The plaintiff's motion for partial summary as to ITT's alleged liability is the easiest to resolve. Relying upon evidence supplied by the Globe reporter who wrote the article (Frederic Biddle), the plaintiff contends that the following transpired in the interview between Biddle and ITT spokesman Gallagher: (1) the two men were discussing various former ITT employees who had been allegedly connected with the illegal activities giving rise to ITT's guilty plea and were no longer with ITT; (2) Gallagher stated that the plaintiff's job had been eliminated in a restructuring; and (3) then Gallagher said "yes" when Biddle specifically asked him if that meant that the plaintiff had been "fired." However, ITT vigorously disputes the plaintiff's (and Biddle's) version of what Gallagher said in that interview, pointing out that Gallagher has consistently testified, by way of deposition and affidavit, that he never stated or confirmed that the plaintiff had been fired. Thus, even assuming arguendo that ITT's statement under these circumstances that the plaintiff was fired could be sufficient to render ITT liable for defamation, the Court is faced with the most genuine issue of material fact possible -- whether ITT ever stated or confirmed that the plaintiff was "fired." Because "credibility determinations, the weighing of the evidence, and the drawing of legitimate inferences from the facts are jury functions, not those of a judge," id., the Court must deny the plaintiff's motion for partial summary judgment and allow a jury to determine what Gallagher said to Biddle about the plaintiff.

 B. ITT's Summary Judgment Motion

 Although it vigorously denies that Gallagher ever said or confirmed that ITT had fired the plaintiff, ITT takes the position (entirely appropriate and not inconsistent in this posture of the case) of assuming for the purposes of its own summary judgment motion that Gallagher did use, or at least adopt, the term "fired." Then, ITT argues that, notwithstanding the use of that word, it is entitled to judgment as a matter of law because a statement that somebody has been fired, whether standing alone or in this kind of context, is not defamatory. Moreover, ITT contends that the government's allegations of misconduct -- levelled against the plaintiff in the indictment and in open court at the plea hearing and repeated in the Globe article -- were substantially true and were so serious that they, rather than the statement about his being fired, constituted the defamatory "sting" of the article.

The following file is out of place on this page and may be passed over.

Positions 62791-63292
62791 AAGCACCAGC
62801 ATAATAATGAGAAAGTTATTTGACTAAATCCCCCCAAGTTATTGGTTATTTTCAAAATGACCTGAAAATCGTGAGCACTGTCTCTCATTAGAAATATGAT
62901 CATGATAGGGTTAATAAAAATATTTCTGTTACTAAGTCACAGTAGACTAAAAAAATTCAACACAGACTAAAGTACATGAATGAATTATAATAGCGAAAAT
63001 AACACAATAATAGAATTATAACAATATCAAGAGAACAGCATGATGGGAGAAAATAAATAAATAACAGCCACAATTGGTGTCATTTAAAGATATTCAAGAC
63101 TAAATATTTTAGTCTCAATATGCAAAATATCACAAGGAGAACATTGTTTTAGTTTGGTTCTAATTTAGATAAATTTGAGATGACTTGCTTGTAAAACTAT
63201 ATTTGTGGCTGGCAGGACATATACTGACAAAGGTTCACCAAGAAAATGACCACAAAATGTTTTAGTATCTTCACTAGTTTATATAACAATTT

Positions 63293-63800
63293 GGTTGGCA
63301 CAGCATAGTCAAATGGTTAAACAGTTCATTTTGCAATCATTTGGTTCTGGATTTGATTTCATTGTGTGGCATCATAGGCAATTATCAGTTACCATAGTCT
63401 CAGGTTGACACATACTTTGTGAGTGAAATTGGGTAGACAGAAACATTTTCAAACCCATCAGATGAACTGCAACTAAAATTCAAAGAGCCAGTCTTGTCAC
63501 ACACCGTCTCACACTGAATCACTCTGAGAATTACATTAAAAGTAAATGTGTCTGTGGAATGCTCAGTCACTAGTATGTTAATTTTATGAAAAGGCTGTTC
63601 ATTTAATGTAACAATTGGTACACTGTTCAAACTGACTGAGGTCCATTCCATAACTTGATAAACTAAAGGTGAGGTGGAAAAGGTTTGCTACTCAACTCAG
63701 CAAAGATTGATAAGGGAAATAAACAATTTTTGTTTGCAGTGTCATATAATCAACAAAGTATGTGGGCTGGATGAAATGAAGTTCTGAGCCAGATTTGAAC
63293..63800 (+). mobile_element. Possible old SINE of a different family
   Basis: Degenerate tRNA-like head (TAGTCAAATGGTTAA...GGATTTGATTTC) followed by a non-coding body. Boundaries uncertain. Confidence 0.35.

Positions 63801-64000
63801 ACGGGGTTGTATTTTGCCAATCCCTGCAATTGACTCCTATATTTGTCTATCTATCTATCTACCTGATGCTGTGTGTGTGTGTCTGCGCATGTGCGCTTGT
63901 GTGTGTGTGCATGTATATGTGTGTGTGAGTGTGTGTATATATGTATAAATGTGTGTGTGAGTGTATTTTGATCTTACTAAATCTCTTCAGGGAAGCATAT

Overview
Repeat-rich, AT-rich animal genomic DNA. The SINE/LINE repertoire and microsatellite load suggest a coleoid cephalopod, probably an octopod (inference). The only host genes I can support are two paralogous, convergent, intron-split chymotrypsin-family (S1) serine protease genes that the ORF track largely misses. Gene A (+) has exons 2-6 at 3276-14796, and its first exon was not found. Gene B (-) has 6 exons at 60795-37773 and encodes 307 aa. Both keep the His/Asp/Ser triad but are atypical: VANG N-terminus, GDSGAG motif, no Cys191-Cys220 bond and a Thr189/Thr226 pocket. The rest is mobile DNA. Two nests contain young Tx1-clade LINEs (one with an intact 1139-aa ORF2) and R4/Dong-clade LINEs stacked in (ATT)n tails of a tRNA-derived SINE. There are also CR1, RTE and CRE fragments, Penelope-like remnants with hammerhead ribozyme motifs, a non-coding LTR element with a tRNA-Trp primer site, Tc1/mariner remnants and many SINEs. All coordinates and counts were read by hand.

A plaintiff bringing a defamation action (libel or slander) must show: (1) that the defendant made a false and defamatory statement concerning the plaintiff; (2) that the defendant "published" the statement without privilege to a third party; (3) that the defendant's fault in publishing the statement amounted to at least negligence; and (4) either that the statement was actionable as a matter of law irrespective of special harm or that its publication caused the plaintiff special harm. See Restatement (Second) of Torts § 558, at 155 (1977); see also Avianca, Inc. v. Corriea, 705 F. Supp. 666, 682-83 (D.D.C. 1989) (citing Restatement). Only the first element is at issue here.

 Assuming arguendo that ITT did say or confirm that it fired the plaintiff, the Court must determine whether that statement is capable of bearing a defamatory meaning. See Tavoulareas v. Piro, 260 U.S. App. D.C. 39, 817 F.2d 762, 779 (D.C. Cir.) (en banc) ("it is the role of the court to determine whether the challenged statement is 'capable of bearing a particular meaning' and whether 'that meaning is defamatory'" (quoting Restatement (Second) of Torts § 614(i), at 311 (1977))), cert. denied, 484 U.S. 870, 98 L. Ed. 2d 151, 108 S. Ct. 200 (1987). A statement is defamatory "'if it tends to injure the plaintiff in his trade, profession or community standing, or lower him in the estimation of the community.'" Liberty Lobby, Inc. v. Dow Jones & Co., 267 U.S. App. D.C. 337, 838 F.2d 1287, 1293-94 (D.C. Cir.) (quoting Howard Univ. v. Best, 484 A.2d 958, 988 (D.C. 1984)), cert. denied, 488 U.S. 825, 102 L. Ed. 2d 51, 109 S. Ct. 75 (1988). The parties have argued back and forth over whether a statement, standing alone, that a person has been fired can be defamatory as a matter of law, with the defendants apparently getting the better of the dispute. See, e.g., Davis v. Ross, 754 F.2d 80, 84 (2d Cir. 1985) ("the mere statement of discharge from employment does not constitute libel"). On the other hand, the plaintiff has presented some evidence tending to prove that, even if the term "fired" standing alone is not defamatory to the general public, in the defense contracting or marketing industry (where the plaintiff worked for ITT and sought employment after he departed ITT) that term has a more negative connotation carrying harmful consequences.

 However, the Court need not resolve that issue to decide ITT's summary judgment motion because here the statement that the plaintiff was fired -- assuming it was made -- was definitely not standing alone. As the en banc Court of Appeals for this Circuit has counseled, a court making the determination of whether a statement is capable of bearing a defamatory meaning must "consider both the words themselves and the entire context in which the statement occurs." Tavoulareas, 817 F.2d at 779; see also McBride v. Merrell Dow & Pharmaceuticals, Inc., 255 U.S. App. D.C. 183, 800 F.2d 1208, 1213 (D.C. Cir. 1986) ("[a] publication 'must be considered as a whole' for its defamatory potential" (quoting Howard Univ., 484 A.2d at 989)). Gallagher and Biddle were engaged in a discussion that was directly related to ITT's immediately preceding guilty plea, and, drawing all justifiable inferences in the plaintiff's favor, Biddle clearly was trying to determine what had become of the various ITT employees who had been connected to Vicenzi's and ITT's illegal activity. Moreover, considering the ITT representative's statement at the plea hearing that anybody who had anything to do with the illegal activities was no longer with the company and the government's allegations against the plaintiff, it was understandable for the Globe reporter to try and dig beneath the "euphemism" (his word) to learn whether the plaintiff had been discharged for a neutral reason or for having been involved in improper activity. Thus, while it is conceivable that a jury could conclude that ITT's statement about the plaintiff being fired was not defamatory under the circumstances present in this case, the Court cannot preclude as a matter of law the possibility ...